Friday, February 22, 2008

Talking With Kentucky Voters Is A "Cultural Experience"

Those curious Columbia College Democrats are in the news again. They still remember fondly their road trip to Kentucky last fall to campaign for the Beshear-Mongiardo ticket.

But it seems that some at Columbia are not happy about school letting out for the Democrats to do their missionary work in Kentucky. Lydia DePillis, a junior at Columbia, reports:

Not everyone at Columbia likes the Election Day break. The low rate of participation—the Dems are essentially the only ones who send canvassers—has prompted calls for a longer Thanksgiving break if no one uses the election break for its original purpose anyway. Plus, after Election Day had come and gone, the Columbia Dems probably didn’t make much of a difference in Kentucky: Beshear was already beating his opponent by double digits. Why wouldn’t a group from a school like Columbia, Democrat or Republican, use the resources it has to target smaller races where 50 people for five days could really swing an election? And why would people who aren’t hardcore activists go on such a trip at all?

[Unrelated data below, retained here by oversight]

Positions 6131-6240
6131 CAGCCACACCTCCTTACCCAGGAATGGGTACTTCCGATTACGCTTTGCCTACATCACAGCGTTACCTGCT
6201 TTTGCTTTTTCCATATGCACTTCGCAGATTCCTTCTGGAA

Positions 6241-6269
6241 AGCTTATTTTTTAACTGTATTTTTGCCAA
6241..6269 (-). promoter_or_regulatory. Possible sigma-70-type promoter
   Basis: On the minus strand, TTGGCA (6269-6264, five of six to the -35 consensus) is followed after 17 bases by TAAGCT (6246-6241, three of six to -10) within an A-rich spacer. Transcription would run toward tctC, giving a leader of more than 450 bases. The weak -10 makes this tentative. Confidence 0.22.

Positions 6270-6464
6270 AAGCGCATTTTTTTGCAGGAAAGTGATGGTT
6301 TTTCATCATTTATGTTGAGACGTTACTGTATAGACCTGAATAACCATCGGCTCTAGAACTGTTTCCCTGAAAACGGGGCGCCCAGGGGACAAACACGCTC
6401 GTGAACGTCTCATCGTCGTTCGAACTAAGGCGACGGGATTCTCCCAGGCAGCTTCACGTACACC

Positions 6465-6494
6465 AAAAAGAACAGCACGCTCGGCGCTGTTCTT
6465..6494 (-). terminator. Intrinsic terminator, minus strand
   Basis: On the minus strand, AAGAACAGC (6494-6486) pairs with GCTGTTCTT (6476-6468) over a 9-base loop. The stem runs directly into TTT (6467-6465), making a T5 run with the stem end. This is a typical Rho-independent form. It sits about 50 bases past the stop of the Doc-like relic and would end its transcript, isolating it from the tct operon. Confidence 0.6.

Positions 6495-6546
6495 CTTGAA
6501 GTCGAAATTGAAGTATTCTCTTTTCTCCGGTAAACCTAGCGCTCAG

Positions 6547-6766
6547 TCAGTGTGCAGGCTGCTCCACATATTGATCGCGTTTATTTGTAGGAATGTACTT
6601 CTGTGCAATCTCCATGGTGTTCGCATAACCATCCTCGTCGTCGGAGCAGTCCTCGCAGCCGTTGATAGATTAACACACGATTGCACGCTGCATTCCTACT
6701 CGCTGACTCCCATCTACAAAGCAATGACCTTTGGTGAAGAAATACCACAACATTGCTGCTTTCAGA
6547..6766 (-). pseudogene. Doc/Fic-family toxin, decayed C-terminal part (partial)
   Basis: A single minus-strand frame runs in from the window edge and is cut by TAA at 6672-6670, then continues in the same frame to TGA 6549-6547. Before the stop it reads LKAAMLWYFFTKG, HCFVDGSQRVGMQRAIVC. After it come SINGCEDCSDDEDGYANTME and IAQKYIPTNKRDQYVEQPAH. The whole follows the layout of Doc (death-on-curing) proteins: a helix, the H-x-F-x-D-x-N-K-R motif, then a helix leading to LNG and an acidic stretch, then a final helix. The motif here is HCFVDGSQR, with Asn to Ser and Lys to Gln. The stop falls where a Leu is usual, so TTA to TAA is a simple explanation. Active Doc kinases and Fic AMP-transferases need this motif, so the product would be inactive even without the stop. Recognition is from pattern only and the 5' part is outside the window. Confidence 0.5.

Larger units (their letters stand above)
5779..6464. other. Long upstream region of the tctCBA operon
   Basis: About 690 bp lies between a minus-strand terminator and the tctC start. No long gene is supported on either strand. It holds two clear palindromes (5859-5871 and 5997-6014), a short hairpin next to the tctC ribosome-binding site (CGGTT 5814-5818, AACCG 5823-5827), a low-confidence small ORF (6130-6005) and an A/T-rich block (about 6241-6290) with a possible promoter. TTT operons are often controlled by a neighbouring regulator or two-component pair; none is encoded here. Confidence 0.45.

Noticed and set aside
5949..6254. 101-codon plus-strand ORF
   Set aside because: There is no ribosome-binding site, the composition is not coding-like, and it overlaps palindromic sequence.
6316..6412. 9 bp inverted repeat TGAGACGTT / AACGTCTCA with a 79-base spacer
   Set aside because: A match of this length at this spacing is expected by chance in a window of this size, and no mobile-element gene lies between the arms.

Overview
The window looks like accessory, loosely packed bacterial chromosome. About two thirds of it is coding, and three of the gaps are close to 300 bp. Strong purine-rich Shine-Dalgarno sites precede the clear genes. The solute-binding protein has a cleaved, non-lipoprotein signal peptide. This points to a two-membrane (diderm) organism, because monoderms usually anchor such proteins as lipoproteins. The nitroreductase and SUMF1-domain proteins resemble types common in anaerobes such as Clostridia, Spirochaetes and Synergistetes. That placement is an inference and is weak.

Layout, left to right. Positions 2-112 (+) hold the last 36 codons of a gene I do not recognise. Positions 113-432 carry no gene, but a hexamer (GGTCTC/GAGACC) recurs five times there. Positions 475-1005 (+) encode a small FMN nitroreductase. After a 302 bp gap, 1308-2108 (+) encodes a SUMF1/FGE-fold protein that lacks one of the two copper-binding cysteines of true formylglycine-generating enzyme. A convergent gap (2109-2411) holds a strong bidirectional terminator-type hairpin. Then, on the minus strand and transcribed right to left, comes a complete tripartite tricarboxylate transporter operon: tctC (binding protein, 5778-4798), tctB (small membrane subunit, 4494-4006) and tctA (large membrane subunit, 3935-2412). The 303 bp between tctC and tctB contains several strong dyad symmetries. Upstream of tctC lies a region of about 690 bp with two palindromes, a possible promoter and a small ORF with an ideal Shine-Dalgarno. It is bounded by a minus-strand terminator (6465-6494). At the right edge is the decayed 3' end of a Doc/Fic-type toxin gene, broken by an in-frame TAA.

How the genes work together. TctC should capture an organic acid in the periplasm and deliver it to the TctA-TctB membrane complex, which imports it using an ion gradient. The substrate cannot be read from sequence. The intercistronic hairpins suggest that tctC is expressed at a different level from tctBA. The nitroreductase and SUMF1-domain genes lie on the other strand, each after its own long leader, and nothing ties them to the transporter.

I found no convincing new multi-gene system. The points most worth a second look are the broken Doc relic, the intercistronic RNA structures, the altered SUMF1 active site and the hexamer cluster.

A few reasons: Road trips are fun, and they build group unity. Talking to voters in places far away from school—like Kentucky—is a cultural experience that many students may not otherwise get.

The natives are not amused.

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